Hi, I'm not very good at QFT, but starting from Dirac's QED Lagrangian (look for example at: wikipedia/Quantum_electrodynamics ) [tex] L=\bar{\psi}\left(\gamma^{\mu}\left(i\hbar\frac{\partial}{\partial\mu}-q(A^{ext}_{\mu}+A_{\mu})\right)+ mc\gamma^0 \right)\psi-\frac{1}{4\mu_0}F_{\mu\nu}F^{\mu\nu} [/tex] From here we derive Dirac's equation and Maxwell's equations. Now omitting all derivation steps, every thing could be summarized into the non-relativistic limit as: [tex] \left(\frac{\hat{p}^2}{2m}+q\Phi_{ext}- \frac{q^2}{4\pi\epsilon}\int\frac{\mid\psi(\vec{r})\mid^2}{\mid \vec{r}-\vec{r}^{\prime} \mid}d^3\vec{r}^{\prime}\right)\psi=E\psi [/tex] This is in fact what the QED Lagrangian result in (ignoring the very small contribution from the magnetic vector potential A for simplicity), but the effective Schrödinger equ looks more like Kohn-Sham equation for a single particle. But is this correct? The Coulomb integral suggest that the electron is self-interacting with itself! (compare coulomb blocking) I thought that the correct limit has to be Schrödinger equation, but with some funny coupling term (but not so strong as coulomb self-interaction). Is it the field operators that are needed in some way to vanish this term, when it is not "appropriate"?
I hoped somebody else would answer this question:-) I am afraid I have neither a clear answer nor time to sort this out, but I suspect this question is considered in Barut's works on self-field electrodynamics and in nightlight's posts in this forum.
YES!!! you guys are correct! That is the correct form of the equation. Indeed this is Barut's SFQED. Now you just have to put in the self-interaction from the vector potential, and you can do all of QED with a first-quantized formalism!
Also, you'll notice that on this view, the physically correct Schroedinger equation for a charged particle always has those self-interaction terms, and therefore the physically correct Schroedinger (or Dirac) equation is not actually a linear equation, but a nonlinear integro-differential equation. This has profound implications for the interpretations of QM. Most notably, the Everett MWI interpretation is not consistent with a Schroedinger equation like this with self-interaction terms.
If you mean the standard second-quantized QED in its entirety, I suspect this statement requires a few caveats. First, Barut introduced the Feynman propagator for the electromagnetic field (which corresponds to a complex Lagrangian) - that was an additional assumption. Second, to implement Pauli's exclusion principle in his theory, Barut had to modify the Lagrangian. Furthermore, Barut did not claim his theory exactly reproduced all the results of the standard QED, rather he hoped experiments would favor his theory if and where it differed from QED.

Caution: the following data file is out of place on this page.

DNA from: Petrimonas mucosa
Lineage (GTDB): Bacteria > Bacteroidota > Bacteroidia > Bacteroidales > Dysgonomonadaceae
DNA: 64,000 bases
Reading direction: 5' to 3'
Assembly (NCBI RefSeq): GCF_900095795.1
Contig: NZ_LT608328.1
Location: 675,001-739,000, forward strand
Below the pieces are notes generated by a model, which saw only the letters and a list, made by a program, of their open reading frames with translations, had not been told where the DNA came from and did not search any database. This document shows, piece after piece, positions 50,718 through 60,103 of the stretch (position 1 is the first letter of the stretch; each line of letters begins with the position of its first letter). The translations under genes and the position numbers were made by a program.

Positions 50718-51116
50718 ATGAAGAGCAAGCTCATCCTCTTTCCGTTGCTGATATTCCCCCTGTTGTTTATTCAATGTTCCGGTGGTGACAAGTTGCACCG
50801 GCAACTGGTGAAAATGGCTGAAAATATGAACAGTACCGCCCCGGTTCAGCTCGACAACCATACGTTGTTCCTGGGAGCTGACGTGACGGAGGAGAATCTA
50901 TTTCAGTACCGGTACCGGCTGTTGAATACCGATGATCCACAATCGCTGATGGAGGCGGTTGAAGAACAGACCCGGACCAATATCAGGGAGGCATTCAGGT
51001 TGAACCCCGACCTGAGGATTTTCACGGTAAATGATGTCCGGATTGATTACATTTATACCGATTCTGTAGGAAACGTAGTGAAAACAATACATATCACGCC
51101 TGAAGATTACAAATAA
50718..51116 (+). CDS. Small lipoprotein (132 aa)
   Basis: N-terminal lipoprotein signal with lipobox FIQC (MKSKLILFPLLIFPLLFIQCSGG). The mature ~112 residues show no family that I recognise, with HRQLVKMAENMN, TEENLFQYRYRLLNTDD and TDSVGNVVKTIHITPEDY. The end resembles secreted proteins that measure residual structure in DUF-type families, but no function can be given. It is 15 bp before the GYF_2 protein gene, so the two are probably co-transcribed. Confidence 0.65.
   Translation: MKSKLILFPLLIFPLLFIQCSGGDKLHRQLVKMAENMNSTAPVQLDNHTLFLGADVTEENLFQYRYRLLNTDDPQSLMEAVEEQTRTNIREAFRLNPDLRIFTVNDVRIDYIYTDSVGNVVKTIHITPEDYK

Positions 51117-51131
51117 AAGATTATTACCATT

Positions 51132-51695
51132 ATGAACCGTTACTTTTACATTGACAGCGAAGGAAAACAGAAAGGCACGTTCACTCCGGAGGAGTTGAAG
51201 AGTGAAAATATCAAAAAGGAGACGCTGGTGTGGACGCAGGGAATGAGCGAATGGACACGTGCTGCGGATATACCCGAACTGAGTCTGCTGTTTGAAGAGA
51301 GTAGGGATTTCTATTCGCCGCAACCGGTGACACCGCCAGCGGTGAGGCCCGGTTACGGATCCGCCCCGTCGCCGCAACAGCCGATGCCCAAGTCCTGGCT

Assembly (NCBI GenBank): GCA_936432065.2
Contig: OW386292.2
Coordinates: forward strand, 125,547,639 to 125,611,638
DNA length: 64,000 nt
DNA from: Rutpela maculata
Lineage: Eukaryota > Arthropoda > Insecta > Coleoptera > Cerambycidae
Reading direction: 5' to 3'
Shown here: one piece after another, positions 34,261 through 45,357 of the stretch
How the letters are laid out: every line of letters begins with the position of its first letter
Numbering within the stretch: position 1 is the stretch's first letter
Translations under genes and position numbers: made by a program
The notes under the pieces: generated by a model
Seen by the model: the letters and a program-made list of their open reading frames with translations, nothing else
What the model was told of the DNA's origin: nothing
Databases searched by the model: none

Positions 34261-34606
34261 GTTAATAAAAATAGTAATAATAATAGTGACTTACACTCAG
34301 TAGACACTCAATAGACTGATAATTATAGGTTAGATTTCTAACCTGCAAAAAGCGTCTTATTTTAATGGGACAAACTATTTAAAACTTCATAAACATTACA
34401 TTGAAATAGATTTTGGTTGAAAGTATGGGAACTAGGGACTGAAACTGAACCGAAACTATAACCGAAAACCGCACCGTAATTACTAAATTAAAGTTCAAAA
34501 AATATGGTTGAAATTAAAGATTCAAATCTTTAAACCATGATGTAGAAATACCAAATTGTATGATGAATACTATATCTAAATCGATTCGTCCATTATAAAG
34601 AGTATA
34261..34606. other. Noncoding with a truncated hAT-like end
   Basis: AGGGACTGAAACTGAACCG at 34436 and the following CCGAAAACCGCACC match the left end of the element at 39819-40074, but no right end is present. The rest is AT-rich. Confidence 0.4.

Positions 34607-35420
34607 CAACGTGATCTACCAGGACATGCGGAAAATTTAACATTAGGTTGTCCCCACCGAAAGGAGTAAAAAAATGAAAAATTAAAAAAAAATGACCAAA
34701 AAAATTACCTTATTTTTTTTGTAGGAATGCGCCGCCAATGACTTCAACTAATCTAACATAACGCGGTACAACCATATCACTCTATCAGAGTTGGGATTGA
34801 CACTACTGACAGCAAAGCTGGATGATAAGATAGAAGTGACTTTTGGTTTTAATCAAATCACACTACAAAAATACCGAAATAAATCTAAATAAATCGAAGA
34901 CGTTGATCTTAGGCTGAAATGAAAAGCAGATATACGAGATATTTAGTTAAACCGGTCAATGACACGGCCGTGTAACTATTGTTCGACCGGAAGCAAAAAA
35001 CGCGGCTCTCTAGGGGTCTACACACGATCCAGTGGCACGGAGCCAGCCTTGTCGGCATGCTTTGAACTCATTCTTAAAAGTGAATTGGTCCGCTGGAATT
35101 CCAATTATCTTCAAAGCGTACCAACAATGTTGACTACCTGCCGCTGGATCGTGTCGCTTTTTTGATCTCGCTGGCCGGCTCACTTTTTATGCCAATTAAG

I have always suspected that this is the case, but have never seen the equations interpreted that way in a mainstream context. If such a result was more widely accepted, it could have profound implications for quantum computing. Mark Oskin, from the University of Washington CS department, explains the time evolution of the quantum state in terms of a unitary operator: ψ' = Uψ And then he comments: "The fact that U cannot depend ψ and only on t1 and t2 is a subtle and disappointing fact. We will see later that if U could depend on ψ then quantum computers could easily solve NP complete problems!" Amazing!
I mean you can calculate all radiative effects that are calculate with 2nd quantized QED, but with Barut's 1st quantized formalism. The Feynman propagator he uses, yes, was an additional assumption, but can't really be called "2nd quantization", and is not necessarily problematic. The exclusion principle part I'm not sure about. Even though Barut hoped his theory could be differentiated from standard QED, that was only a hope and he had no real physics-based reason to believe this would be the case (in fact there is reason to think the theories are empirically equivalent). And to the extent that SFQED was applied to all radiative processes in QED, it made the same predictions. That's why I said you could do all of QED with his theory.
That would be interesting if this was an implication for quantum computing, but I don't know enough about this.
I found the link I was looking for to the paper containing the statement: Quantum Computing Lecture Notes I don't think that the quantum computing people will take notice until someone comes up with a method that could in theory exploit the nonlinear self-interaction term to create a general logic gate that transforms qubits with regard for their current state.
Thanks. I have to check this guy Barut I think. I solved the self-consistent problem today for a free electron in vacuum. You then got a bound state and at the same time, the electric field that wave function produces also contain that energy, so energy is conserved. The electron is then a blob on its own and not a wave. But isn't this unphysical?
What do you mean it is a blob on its own? The wavefunction solution to the nonlinear S.E. is still a Fourier expansion of waves. By the way, Barut et al. have treated the case of the nonrelativisic free particle of their theory: Quantum electrodynamics based on self-fields, without second quantization: A nonrelativistic calculation of g-2 A. O. Barut, Jonathan P. Dowling, J. F. van Huele http://prola.aps.org/abstract/PRA/v38/i9/p4405_1
"not necessarily problematic" - maybe, but some knowledgeable people (such as Bialynicki-Birula) contend the use of the Feynman propagator is equivalent to 2nd quantization of the electromagnetic field in the absence of external photon lines. I'll try to find a reference if and when I have time. Same for the reference to Bialynicki-Birula. Actually, it was the word "just" in your phrase "Now you just have to put in the self-interaction from the vector potential, and you can do all of QED with a first-quantized formalism!" that triggered my previous post. Maybe I missed something, but I'm not sure he "hoped his theory could be differentiated from standard QED", my impression was he would have preferred if the results had been the same. Maybe I'm wrong though.